Critical errors by both the captain and pilot and an operations manual that was out of date and out of compliance were all factors in the crash of the Steamship Authority ferry Iyanough the night it struck a jetty in Hyannis two years ago, a Coast Guard investigation has found.

The 156-foot high-speed catamaran was inbound from Nantucket on the night of June 16, 2017, with 48 people and nine crew members on board when it missed the turn into Lewis Bay and ran up on the rocks of the Hyannisport jetty. Fifteen people were transported to the Cape Cod Hospital for treatment. The allision (a martime term used for a crash that is not a collision) caused severe damage to the catamaran’s three hulls beneath the waterline. Damages were later estimated at $450,000.

Capt. Karl Riddar was at the helm along with pilot Thomas Manley. Both cleared drug and alcohol testing later.

But a 50-page report released last week by the Coast Guard said among other things that the pilot had not been on board the vessel in 10 months and was unfamiliar with its operating systems.

Weather conditions were poor with high winds, fog and rain the report noted. When the captain asked the pilot to turn on the spotlights, he was unable to locate the controls due to his unfamiliarity with the vessel, the report said. The captain became distracted with helping the pilot find the spotlight controls, and mistook a pole and two sailboats for the buoys, which were arranged in a similar structure. Consequently, the captain never turned into the channel as he should have, the report said.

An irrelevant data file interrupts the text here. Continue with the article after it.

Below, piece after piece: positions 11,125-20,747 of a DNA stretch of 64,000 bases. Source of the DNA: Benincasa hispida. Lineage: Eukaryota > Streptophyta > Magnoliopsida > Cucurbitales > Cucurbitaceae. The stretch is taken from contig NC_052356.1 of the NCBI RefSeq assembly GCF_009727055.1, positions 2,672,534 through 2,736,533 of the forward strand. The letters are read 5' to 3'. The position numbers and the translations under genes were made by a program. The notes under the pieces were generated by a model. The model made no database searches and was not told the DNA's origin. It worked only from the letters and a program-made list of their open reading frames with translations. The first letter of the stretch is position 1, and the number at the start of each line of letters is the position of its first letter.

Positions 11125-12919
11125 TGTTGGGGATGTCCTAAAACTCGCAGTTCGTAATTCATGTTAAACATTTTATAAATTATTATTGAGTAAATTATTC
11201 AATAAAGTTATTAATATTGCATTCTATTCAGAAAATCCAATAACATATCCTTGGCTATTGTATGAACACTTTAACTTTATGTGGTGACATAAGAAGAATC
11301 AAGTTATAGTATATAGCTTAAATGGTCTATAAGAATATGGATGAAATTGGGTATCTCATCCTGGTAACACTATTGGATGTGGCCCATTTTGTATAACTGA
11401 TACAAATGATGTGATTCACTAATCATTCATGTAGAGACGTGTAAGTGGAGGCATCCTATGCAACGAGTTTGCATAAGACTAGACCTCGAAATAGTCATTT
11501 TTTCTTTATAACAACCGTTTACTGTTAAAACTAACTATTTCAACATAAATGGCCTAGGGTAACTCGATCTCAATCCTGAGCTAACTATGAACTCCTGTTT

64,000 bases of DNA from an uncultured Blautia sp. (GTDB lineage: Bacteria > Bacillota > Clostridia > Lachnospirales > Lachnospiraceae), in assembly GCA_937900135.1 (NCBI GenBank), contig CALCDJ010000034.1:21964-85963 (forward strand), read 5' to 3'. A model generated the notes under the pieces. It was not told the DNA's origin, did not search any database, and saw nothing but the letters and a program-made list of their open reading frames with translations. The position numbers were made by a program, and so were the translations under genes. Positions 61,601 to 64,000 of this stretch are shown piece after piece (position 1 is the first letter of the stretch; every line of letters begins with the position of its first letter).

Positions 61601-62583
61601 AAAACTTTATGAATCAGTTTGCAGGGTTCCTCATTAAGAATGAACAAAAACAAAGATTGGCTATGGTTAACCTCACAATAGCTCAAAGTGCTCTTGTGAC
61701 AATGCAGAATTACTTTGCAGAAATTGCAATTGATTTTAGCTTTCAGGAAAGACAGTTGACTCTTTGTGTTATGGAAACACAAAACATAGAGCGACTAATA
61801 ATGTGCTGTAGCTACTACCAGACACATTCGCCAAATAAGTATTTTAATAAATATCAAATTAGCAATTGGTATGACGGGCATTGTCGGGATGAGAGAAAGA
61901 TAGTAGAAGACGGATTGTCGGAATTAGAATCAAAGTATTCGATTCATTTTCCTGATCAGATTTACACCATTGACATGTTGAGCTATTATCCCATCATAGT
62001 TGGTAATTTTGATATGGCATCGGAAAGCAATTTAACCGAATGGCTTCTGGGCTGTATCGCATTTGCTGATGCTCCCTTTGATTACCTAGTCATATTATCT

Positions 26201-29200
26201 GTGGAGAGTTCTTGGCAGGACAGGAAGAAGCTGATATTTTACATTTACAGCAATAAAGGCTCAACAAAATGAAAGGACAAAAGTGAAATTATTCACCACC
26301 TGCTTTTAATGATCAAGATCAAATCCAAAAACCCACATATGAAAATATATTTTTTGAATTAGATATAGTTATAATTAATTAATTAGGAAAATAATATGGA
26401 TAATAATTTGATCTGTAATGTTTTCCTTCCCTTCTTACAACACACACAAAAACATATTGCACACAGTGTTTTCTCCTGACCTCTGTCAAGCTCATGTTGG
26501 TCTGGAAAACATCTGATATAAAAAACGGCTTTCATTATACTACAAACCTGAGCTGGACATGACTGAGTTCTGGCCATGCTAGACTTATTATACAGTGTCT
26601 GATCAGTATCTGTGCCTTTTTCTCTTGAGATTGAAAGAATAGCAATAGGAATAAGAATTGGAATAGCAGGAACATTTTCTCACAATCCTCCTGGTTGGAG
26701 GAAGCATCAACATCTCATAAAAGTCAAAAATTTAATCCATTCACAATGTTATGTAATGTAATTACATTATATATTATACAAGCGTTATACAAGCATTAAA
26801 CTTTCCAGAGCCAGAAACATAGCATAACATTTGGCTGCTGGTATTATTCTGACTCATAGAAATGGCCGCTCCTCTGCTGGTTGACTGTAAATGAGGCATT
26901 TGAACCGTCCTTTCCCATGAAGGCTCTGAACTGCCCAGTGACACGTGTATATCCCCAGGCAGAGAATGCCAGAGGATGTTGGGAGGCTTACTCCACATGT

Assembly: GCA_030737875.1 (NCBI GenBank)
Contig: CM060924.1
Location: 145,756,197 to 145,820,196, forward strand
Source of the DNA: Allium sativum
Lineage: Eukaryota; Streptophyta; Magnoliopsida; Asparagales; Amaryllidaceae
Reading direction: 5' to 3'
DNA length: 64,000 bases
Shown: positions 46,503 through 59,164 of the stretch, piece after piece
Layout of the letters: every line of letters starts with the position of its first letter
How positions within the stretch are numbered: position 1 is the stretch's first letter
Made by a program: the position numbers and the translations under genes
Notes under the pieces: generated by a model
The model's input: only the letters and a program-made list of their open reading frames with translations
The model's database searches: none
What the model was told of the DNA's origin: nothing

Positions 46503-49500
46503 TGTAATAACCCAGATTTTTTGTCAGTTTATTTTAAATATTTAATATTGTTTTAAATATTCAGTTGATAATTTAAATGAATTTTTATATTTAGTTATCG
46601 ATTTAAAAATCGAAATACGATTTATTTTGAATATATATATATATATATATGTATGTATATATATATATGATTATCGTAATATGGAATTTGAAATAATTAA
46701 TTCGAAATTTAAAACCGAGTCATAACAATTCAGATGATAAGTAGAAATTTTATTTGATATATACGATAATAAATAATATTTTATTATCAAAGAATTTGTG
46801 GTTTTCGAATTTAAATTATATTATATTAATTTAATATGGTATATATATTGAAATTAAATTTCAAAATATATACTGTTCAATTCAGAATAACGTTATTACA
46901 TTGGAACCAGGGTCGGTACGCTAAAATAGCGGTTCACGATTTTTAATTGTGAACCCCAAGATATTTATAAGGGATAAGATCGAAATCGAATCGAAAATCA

The investigation also cited problems related to the vessel’s radar, reduced visibility due to weather conditions and time of day, and the speed of the vessel — which “was at the high end of the Iyanough’s safe limit.”

The report found further that the operations manual for the Iyanough had not been updated in 10 years and lacked suggested provisions for crew refresher training.

“The operations manual was missing suggested content . . . in particular crew training and refresher training,” the report said in part. “. . . the first officer . . . had not been aboard the vessel in 10 months and could not operate vital shipboard systems. Annual verification and five-year plan approval could have caught this gap . . .,” it also said.

Pilot is the term used by the SSA for what the Coast Guard calls first officer, whose responsibilities include navigating and landing the vessel under direct supervision of the captain.

Formally called Findings of Concern, the report recommends that the SSA adopt new protocols to update its operation manuals every five years, among other things.

“The investigation identified several causal factors that contributed to the marine casualty, including the first officer’s lack of familiarity and training with the vessel,” Coast Guard spokesman Barry Lane told the Gazette.

Citing ongoing litigation, Steamship Authority spokesman Sean Driscoll said he could not comment specifically on what steps the boat line plans to take in response to the report.

“The Steamship Authority uses any incident, large or small, as an opportunity to learn and improve its operations,” Mr. Driscoll said.